3.3 Computation . . . . . . . . . . . . . . . . . . . . . . . . . . . 237
4 The Grammar of Pollard & Sag 94 245
4.1 Quanti cation . . . . . . . . . . . . . . . . . . . . . . . . . . . 247
4.2 Relations . . . . . . . . . . . . . . . . . . . . . . . . . . . . . . 249
4.3 Chains . . . . . . . . . . . . . . . . . . . . . . . . . . . . . . . 258
4.3.1 An Example . . . . . . . . . . . . . . . . . . . . . . . . 259
4.3.2 On the Status of Chains in Grammars . . . . . . . . . 270
4.3.3 Relations between and Lists . . . . . . . . . . . 278
4.4 Sets . . . . . . . . . . . . . . . . . . . . . . . . . . . . . . . . 279
4.4.1 A Problem and a Solution . . . . . . . . . . . . . . . . 279
4.4.2 Notation and Examples . . . . . . . . . . . . . . . . . 291
4.4.3 Application . . . . . . . . . . . . . . . . . . . . . . . . 297
4.5 Parerga and Paralipomena . . . . . . . . . . . . . . . . . . . . 304
4.5.1 An Apparently Problematic Principle . . . . . . . . . . 304
4.5.2 Parametric Sorts . . . . . . . . . . . . . . . . . . . . . 310
4.5.3 The Lexicon and Lexical Rules . . . . . . . . . . . . . 315
5 Beyond Classical HPSG 320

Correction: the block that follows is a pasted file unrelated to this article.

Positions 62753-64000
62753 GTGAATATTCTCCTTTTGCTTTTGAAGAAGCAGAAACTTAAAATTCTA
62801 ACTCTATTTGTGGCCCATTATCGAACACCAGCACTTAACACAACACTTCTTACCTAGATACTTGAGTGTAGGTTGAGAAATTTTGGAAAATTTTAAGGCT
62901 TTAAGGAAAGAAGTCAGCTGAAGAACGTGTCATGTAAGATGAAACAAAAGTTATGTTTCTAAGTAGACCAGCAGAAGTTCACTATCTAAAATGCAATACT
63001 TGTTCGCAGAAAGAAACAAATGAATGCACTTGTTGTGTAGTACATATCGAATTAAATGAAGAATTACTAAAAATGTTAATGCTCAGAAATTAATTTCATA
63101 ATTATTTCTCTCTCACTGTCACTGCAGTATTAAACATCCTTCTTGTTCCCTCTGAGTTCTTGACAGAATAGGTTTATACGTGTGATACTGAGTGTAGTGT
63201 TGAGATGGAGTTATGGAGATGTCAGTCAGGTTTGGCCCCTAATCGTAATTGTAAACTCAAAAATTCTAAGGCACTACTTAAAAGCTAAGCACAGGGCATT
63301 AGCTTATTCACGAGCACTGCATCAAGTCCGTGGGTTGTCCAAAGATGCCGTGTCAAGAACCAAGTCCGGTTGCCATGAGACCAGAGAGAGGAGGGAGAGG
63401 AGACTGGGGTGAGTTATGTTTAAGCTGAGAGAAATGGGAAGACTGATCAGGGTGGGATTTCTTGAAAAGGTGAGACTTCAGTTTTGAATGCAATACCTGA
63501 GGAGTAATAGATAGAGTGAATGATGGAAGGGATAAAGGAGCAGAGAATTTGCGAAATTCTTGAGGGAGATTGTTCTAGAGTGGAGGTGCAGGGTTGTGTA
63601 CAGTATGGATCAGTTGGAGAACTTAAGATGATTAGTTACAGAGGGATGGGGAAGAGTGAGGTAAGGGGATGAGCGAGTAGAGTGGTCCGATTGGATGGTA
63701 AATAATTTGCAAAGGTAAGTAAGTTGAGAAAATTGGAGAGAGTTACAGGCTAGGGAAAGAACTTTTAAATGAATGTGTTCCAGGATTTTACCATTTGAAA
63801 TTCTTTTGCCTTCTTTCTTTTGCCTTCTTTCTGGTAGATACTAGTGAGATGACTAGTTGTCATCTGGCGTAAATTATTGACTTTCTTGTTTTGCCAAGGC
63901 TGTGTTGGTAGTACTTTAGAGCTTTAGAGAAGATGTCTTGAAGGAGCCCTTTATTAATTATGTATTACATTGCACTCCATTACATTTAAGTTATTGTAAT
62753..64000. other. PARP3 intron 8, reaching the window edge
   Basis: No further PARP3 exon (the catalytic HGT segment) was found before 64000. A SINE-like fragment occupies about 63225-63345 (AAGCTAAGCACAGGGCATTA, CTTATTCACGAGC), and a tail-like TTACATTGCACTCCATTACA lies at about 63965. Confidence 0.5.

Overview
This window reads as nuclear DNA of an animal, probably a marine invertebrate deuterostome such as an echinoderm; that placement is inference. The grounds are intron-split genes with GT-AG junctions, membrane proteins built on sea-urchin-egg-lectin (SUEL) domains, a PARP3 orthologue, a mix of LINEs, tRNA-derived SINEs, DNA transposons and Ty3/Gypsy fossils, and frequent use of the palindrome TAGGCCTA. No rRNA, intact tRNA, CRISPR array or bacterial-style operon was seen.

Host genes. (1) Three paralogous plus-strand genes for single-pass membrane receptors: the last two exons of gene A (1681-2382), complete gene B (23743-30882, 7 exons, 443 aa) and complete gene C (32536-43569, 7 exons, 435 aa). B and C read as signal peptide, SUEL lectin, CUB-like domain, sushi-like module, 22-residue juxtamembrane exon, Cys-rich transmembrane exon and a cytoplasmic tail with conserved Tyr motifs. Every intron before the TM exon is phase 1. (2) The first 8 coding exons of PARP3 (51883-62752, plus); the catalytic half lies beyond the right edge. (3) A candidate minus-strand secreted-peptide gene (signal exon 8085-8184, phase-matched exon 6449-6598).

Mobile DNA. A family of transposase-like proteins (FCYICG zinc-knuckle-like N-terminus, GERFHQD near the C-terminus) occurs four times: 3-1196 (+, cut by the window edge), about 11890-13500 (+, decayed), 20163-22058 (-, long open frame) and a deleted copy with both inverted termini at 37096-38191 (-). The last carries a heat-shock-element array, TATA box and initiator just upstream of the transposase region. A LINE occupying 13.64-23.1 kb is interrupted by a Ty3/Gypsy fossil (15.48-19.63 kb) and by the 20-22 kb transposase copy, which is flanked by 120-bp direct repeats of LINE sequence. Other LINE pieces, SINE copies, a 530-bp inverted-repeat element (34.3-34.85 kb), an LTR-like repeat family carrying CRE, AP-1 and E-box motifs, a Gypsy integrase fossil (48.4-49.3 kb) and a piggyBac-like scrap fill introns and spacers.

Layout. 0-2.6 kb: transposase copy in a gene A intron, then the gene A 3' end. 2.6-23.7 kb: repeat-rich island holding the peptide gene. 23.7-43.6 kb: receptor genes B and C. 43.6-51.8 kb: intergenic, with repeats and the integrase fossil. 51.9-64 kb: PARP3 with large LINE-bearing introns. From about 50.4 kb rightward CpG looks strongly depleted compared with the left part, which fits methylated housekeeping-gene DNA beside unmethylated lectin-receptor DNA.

5.1 Overview . . . . . . . . . . . . . . . . . . . . . . . . . . . . . 321
5.2 Meurers 2000 and Przepi orkowski 1999a . . . . . . . . . . . . 324
5.2.1 Case Theory . . . . . . . . . . . . . . . . . . . . . . . . 325
5.2.2 Quanti er Retrieval . . . . . . . . . . . . . . . . . . . . 331
5.2.3 Summary . . . . . . . . . . . . . . . . . . . . . . . . . 335
5.3 Linearization . . . . . . . . . . . . . . . . . . . . . . . . . . . 336
5.3.1 The Architecture . . . . . . . . . . . . . . . . . . . . . 336
5.3.2 Topological Relations and Principles . . . . . . . . . . 342
5.3.3 Summary . . . . . . . . . . . . . . . . . . . . . . . . . 349
5.4 Model-theoretic Semantics . . . . . . . . . . . . . . . . . . . . 350
5.4.1 A Grammar of the Syntax of Ty2 . . . . . . . . . . . . 352
5.4.2 An Operational Extension . . . . . . . . . . . . . . . . 363
5.4.3 A Principle at the Syntax-Semantics Interface . . . . . 369
5.4.4 Summary . . . . . . . . . . . . . . . . . . . . . . . . . 372CONTENTS v
A Proof: Existence of Exhaustive Models 374
A.1 A Di eren t Characterization . . . . . . . . . . . . . . . . . . . 374
A.2 Existence Proof for Exhaustive Models . . . . . . . . . . . . . 382
B Proof: AVM Syntax for RSRL 404
C The Principles of Pollard & Sag 94 419
Bibliography 436Acknowledgments
It was in spring 1992 when I rst came into contact with HPSG, and from